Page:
Alma Winkler was born on this day, April 17th, in 1894. I am not sure Alma ever set foot in the Perry County or North Cape Girardeau County area, but she does have a connection. Alma was born in California. That is California, Missouri, which is not far from Jefferson City, this state’s capital. Alma’s parents were Herman and Bertha (Teichgraeber) Winkler.
Alma’s parents are interesting because of their places of origin in Germany. Herman was from Niederfrohna, which is the town where Rev. Keyl, one of the pastors who was part of the Gesellschaft in 1839 was from. It is the town in Germany after which the present-day town of Frohna, Missouri is named. Bertha Teichgraeber was from Langenchursdorf, which was the hometown of Rev. C.F.W. Walther. These two German towns are only about 3-4 miles from each other. Here is a map of that area in Germany.
Herman and Bertha were married in Niederfrohna and did not move their family to America until 1882. This couple had a dozen children, and Alma was number nine in line. Alma’s father, Herman, was a farmer in California, Missouri.
At least three Winkler daughters ended up in Topeka, Kansas. This 1920 census record shows these three living in the same household. Minnie Lawrence was a Winkler before she was married.
By this time, Alma was a forelady in a mattress factory in Topeka.
Before we move on with Alma’s life, we need to head down to New Wells, Missouri to look at a Vogel family. In 1861, a boy by the name of Adolph Alexander Vogel was born and baptized at Immanuel Lutheran Church in New Wells, which is located in Shawnee Township in Cape Girardeau County. He was the son of Alexander and Mathilda (Schuppan) Vogel. You must not confuse this person with the Adolph August Vogel who was born later in Frohna who became a pastor and served at Trinity Lutheran Church in Altenburg for so many years. Although these two men are not the same person, they may be somehow related because I found evidence that both of them could trace ancestors who spent time in Beardstown, Illinois. I am not at home today, and cannot check some Clinton Wunderlich resources we have in our museum that involve the Vogel family.
Alexander Vogel moved his family to Topeka, Kansas in the 1870’s. We find an important clue concerning this move on a passport application that he made in 1894.
This document illustrates that Alexander had moved his family to Topeka in 1874. By the way, Topeka can be found in Shawnee County in Kansas. One other interesting item on this form is that Alexander requested that the passport be sent to Rev. Stephanus Keyl in New York City. That was the son of the Rev. Keyl mentioned earlier in this story.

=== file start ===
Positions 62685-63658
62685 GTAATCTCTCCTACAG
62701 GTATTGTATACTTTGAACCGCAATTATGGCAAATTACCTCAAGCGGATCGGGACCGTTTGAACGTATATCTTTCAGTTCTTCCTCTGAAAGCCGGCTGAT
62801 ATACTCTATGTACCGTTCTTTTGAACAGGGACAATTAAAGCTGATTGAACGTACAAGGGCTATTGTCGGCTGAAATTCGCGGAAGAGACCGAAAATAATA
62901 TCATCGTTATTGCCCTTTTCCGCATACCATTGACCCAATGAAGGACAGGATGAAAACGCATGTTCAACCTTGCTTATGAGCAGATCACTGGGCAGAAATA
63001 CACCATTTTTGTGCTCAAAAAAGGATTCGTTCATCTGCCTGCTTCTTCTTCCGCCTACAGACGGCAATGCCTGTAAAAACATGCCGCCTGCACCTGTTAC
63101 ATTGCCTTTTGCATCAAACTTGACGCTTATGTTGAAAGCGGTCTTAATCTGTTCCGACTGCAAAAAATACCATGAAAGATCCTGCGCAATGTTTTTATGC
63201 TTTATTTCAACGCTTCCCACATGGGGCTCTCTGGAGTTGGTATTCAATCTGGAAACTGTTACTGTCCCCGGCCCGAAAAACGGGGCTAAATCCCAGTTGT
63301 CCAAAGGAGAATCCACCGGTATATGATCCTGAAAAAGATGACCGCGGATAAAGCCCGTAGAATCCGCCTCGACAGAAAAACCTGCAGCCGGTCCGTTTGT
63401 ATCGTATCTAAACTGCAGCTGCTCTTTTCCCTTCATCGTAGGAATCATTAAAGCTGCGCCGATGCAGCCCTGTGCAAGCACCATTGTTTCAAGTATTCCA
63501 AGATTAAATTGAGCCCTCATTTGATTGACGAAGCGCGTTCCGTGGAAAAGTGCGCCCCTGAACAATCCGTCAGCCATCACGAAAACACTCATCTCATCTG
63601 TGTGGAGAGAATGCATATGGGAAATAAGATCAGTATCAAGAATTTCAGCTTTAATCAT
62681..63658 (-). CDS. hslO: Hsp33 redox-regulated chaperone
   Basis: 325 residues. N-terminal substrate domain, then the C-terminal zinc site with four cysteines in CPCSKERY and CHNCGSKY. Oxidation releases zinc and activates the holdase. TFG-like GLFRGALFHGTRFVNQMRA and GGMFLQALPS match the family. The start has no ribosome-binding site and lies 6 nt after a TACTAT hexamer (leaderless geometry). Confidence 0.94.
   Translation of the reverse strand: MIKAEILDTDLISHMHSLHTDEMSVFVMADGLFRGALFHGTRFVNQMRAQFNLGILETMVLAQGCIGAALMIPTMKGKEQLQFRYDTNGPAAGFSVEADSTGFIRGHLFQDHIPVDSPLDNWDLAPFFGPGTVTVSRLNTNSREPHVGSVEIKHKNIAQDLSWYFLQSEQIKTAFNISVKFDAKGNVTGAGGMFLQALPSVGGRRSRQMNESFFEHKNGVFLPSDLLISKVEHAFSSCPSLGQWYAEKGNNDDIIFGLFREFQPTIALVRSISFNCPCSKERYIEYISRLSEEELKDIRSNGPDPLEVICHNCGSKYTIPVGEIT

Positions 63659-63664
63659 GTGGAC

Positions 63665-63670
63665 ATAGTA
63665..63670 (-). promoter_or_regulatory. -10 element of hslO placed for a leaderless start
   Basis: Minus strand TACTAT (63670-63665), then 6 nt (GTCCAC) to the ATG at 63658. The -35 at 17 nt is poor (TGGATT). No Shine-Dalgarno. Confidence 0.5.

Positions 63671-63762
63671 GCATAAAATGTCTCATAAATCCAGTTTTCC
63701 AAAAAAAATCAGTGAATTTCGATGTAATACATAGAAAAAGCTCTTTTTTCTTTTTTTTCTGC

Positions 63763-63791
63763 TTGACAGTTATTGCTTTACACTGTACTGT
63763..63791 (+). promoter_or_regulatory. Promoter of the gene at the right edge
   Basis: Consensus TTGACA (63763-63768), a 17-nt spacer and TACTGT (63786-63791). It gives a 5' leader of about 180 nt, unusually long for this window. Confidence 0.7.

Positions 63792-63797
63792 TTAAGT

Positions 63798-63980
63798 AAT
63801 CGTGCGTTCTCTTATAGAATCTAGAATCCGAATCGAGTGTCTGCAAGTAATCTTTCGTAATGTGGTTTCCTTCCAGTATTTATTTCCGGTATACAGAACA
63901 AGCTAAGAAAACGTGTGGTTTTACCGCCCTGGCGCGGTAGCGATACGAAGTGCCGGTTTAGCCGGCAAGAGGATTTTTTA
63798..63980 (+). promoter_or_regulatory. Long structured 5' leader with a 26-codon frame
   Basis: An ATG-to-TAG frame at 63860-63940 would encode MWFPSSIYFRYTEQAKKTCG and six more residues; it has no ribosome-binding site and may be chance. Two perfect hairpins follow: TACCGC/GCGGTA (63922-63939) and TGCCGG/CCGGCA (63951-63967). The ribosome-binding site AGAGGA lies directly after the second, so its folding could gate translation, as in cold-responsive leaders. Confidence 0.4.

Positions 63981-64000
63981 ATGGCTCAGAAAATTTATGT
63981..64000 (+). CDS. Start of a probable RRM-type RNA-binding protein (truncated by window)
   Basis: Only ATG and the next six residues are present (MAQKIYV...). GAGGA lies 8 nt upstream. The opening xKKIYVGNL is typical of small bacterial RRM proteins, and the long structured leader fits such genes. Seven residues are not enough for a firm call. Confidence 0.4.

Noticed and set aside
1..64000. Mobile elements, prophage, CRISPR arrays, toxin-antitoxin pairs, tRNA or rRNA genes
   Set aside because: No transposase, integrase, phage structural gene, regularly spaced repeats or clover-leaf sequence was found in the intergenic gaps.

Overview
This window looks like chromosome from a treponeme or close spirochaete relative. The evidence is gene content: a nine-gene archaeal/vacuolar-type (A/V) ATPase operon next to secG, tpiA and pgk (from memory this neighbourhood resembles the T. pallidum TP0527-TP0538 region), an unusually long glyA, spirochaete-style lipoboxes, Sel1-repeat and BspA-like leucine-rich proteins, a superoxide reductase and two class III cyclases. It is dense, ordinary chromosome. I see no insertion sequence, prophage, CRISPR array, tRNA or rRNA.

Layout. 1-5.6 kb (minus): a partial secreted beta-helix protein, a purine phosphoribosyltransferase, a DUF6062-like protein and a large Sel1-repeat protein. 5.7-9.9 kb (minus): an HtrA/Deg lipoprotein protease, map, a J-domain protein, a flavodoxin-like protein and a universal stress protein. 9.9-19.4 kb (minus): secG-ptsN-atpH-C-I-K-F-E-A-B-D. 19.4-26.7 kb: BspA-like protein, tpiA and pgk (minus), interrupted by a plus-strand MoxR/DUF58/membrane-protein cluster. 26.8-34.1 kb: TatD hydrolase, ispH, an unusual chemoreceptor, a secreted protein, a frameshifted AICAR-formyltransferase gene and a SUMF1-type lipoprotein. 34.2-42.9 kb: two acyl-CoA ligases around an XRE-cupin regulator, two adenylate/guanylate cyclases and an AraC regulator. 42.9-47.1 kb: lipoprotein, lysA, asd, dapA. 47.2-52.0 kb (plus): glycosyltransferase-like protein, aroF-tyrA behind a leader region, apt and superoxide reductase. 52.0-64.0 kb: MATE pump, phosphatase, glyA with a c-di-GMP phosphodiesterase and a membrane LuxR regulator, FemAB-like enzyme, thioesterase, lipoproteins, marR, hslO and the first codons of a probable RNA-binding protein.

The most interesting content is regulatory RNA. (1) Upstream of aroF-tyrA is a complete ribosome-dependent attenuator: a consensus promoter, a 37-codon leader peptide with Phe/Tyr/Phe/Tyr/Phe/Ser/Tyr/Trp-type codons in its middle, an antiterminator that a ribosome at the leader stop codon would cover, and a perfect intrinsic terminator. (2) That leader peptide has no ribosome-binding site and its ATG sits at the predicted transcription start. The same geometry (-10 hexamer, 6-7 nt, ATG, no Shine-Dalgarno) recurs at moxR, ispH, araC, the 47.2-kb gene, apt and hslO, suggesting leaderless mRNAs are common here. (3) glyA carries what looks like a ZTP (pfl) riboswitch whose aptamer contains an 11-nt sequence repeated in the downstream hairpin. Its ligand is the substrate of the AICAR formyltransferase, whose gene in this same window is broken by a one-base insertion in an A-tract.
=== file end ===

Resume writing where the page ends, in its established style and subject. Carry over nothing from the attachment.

Back to Adolph Vogel. In this 1880 census, we do not find Adolph with the rest of his family. He would have been 19 years old at the time.
I could not locate him in any other 1880 census either. However, we do know that he managed to get back to New Wells, Missouri to find his wife. On October 5, 1884, he married Henrietta Kutscher at Immanuel Lutheran Church. Adolph had a clothes cleaning business in Topeka. This couple had a whole bunch of children, all born in Topeka. Their fourth child was Walter Vogel, who became a machinist for the railroad. It is somewhat debatable how many wives Walter had, but it was at least two. One wife was Marie (Mueller) Vogel, and she died in 1930. You might wonder if she was a Perry County Mueller, but census records indicate she was born in Ohio. Marie is buried in the Topeka Cemetery. Here is her gravestone.
Let’s backtrack a little. Walter’s World War I draft registration gives more detailed information about his occupation.
First of all, this form says he is working for A.T. & S.F. Railway. That would have been the Atchison, Topeka, & Santa Fe Railway. That railway pretty much followed the route of the old Santa Fe Trail. This map shows the comparison between the railway and the trail.
The railway went beyond Santa Fe all the way to California.
One other interesting fact on Walter’s WWI draft form was that it says he was both a machinist and a musician. Now there is an interesting combination of talents.
You will recall that Alma Winkler was working in Topeka at the time that Walter was raising his family there. After the death of Walter’s wife, he married again. This time he married Alma. However, it seems they did not get married in Topeka. Their marriage is documented in the state of California.
Alma died in 1977; Walter died in 1981. I am not exactly sure where Alma died, but I found a record that said Walter died in Los Angeles County. I could not locate grave sites for either one.
I found this story to be interesting. The Lutheran connections between our home area here and those in California, Missouri, as well as those in Topeka, Kansas fascinate me. So from Shawnee to Shawnee and from California to California we find an interesting confluence of German Lutheran folks.